- June 2, 2007 at 9:17 am #19572
I have an application where I use a double acting linear drive that, through a mechanical linkage, makes another piece swing. The swinging is controled by a machne cycle count (same count for extended position as for retracted position.)
The problem is, the actuator takes longer to retract than it does to extend (less than one second, but that is enough time for the machine to dump one extra piece in the container it is filling.)
I have already checked the lubrication of the mechanical assembly, and it's working properly (sure enough it's not friction free, but I think it would be negligible, as the piston is moving _only_ a thin metal plate of 2" by 5".) Line pressure is also within range, and piston is also working OK (it must be a design/selection problem, because I have it in all 5 machines of the line).
What is causing the difference in extension / retraction time?
With the same actuators I have now, what can I change to make the swing last the same time for each side??
Would it be a better idea to have a rotary actuator? (I wouldn't like to incur in extra expense if it's not going to work…)
Thanks for your guidance!!
G.November 25, 2020 at 9:47 am #20924
Regulate the pressure to the Cap (Blind) end of the cylinder to some lower figure than the pressure to the Rod end. Your problem is unequal areas that gives unequal force for extend and retract, therefore uequal time cycles. A Double Rod Cylinder would also work but would be an expensive change.November 25, 2020 at 9:47 am #20925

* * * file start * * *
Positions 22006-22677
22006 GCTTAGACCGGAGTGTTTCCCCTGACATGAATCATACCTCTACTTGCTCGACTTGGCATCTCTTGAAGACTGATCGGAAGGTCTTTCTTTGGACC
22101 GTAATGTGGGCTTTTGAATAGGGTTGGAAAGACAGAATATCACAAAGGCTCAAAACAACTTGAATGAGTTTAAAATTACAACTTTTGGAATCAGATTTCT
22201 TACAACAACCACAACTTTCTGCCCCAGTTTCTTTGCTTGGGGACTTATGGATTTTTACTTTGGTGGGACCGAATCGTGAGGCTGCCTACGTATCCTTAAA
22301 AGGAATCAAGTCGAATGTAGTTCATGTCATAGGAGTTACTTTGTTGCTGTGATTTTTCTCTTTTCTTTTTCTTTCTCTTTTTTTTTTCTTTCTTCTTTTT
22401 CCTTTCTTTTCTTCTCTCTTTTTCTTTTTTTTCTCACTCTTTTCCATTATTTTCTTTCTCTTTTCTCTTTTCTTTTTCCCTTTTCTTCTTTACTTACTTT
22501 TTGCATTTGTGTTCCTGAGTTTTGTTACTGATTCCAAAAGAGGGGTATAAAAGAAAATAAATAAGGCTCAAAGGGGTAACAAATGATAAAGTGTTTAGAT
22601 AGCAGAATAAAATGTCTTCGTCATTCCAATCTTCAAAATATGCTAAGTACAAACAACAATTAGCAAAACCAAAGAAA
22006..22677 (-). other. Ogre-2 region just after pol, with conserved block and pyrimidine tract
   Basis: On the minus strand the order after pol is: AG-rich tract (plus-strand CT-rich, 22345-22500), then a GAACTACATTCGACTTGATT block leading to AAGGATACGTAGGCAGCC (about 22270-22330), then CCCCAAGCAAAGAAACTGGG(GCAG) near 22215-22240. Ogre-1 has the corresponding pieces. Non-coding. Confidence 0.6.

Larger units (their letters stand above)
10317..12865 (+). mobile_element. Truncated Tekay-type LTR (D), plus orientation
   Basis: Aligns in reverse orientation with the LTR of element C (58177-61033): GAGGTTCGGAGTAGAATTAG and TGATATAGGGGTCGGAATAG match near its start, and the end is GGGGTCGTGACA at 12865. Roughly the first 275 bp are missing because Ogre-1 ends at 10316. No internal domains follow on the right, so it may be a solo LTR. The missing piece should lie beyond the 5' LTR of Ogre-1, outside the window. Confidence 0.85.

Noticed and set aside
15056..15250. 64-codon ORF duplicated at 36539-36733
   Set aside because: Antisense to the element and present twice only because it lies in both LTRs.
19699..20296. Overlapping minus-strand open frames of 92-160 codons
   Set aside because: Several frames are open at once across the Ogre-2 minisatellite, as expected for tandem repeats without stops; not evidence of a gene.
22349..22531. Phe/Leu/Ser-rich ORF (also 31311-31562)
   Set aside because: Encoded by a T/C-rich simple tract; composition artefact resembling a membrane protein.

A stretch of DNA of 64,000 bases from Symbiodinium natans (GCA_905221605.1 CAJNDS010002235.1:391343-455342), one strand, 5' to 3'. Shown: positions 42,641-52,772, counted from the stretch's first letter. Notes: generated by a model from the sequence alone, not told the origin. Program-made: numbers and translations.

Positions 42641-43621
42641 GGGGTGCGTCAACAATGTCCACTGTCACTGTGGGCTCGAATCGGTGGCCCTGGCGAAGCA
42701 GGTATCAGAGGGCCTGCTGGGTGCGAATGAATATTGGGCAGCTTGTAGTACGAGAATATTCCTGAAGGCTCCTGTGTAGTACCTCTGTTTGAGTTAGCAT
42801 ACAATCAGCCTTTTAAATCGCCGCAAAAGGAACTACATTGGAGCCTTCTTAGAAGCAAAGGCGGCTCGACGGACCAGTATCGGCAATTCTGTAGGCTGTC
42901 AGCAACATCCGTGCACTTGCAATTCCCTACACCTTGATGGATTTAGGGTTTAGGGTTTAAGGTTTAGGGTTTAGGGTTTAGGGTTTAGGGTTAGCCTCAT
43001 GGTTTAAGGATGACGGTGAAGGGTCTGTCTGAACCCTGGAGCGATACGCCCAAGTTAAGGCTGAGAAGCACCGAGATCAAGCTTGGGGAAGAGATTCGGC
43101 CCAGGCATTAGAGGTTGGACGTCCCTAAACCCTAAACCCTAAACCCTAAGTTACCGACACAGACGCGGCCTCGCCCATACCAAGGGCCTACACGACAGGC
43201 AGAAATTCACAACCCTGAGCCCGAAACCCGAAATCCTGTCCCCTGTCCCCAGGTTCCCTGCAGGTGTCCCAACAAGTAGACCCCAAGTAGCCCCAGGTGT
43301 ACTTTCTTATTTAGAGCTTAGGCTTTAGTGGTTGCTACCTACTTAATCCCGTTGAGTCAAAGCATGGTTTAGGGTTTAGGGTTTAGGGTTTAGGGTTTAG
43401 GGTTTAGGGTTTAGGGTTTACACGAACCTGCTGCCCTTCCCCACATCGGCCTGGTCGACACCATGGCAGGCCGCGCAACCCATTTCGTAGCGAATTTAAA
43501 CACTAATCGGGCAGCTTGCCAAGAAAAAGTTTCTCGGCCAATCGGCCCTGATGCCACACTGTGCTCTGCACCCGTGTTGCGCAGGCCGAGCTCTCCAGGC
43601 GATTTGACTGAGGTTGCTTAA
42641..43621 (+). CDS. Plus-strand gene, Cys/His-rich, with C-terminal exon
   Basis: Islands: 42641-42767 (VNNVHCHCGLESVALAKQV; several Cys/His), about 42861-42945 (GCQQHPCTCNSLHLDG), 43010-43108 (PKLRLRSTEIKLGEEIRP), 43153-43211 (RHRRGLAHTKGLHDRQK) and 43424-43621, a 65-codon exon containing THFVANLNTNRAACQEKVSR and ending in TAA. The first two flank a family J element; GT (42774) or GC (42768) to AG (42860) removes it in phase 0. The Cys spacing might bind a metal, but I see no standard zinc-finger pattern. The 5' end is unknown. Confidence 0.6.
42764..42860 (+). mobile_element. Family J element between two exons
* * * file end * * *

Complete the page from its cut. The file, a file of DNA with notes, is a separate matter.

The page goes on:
Without seeing the design, gravity may be assisting your motion in one direction and resisting motion in the other direction. Your load may also be more than this plate if it is pushing product in one direction but not the other. If your actuator is a single rod end then the different area’s (or volumes) in each direction could also cause different stroke times. A pressure regulator or flow control (typically choking the exhaust side) could be used to ‘slow’ down the offending motion.November 25, 2020 at 9:47 am #20926
Curt wrote:\; Without seeing the design, gravity may be assisting your motion in one direction and resisting motion in the other direction. Your load may also be more than this plate if it is pushing product in one direction but not the other. Regardless of what the reason for the different forces, different pressures will make the actuator move quickly and smoothly. The only problem with air cylinder action comes when the load is changing while it is in motion. Go to oil in those cases.
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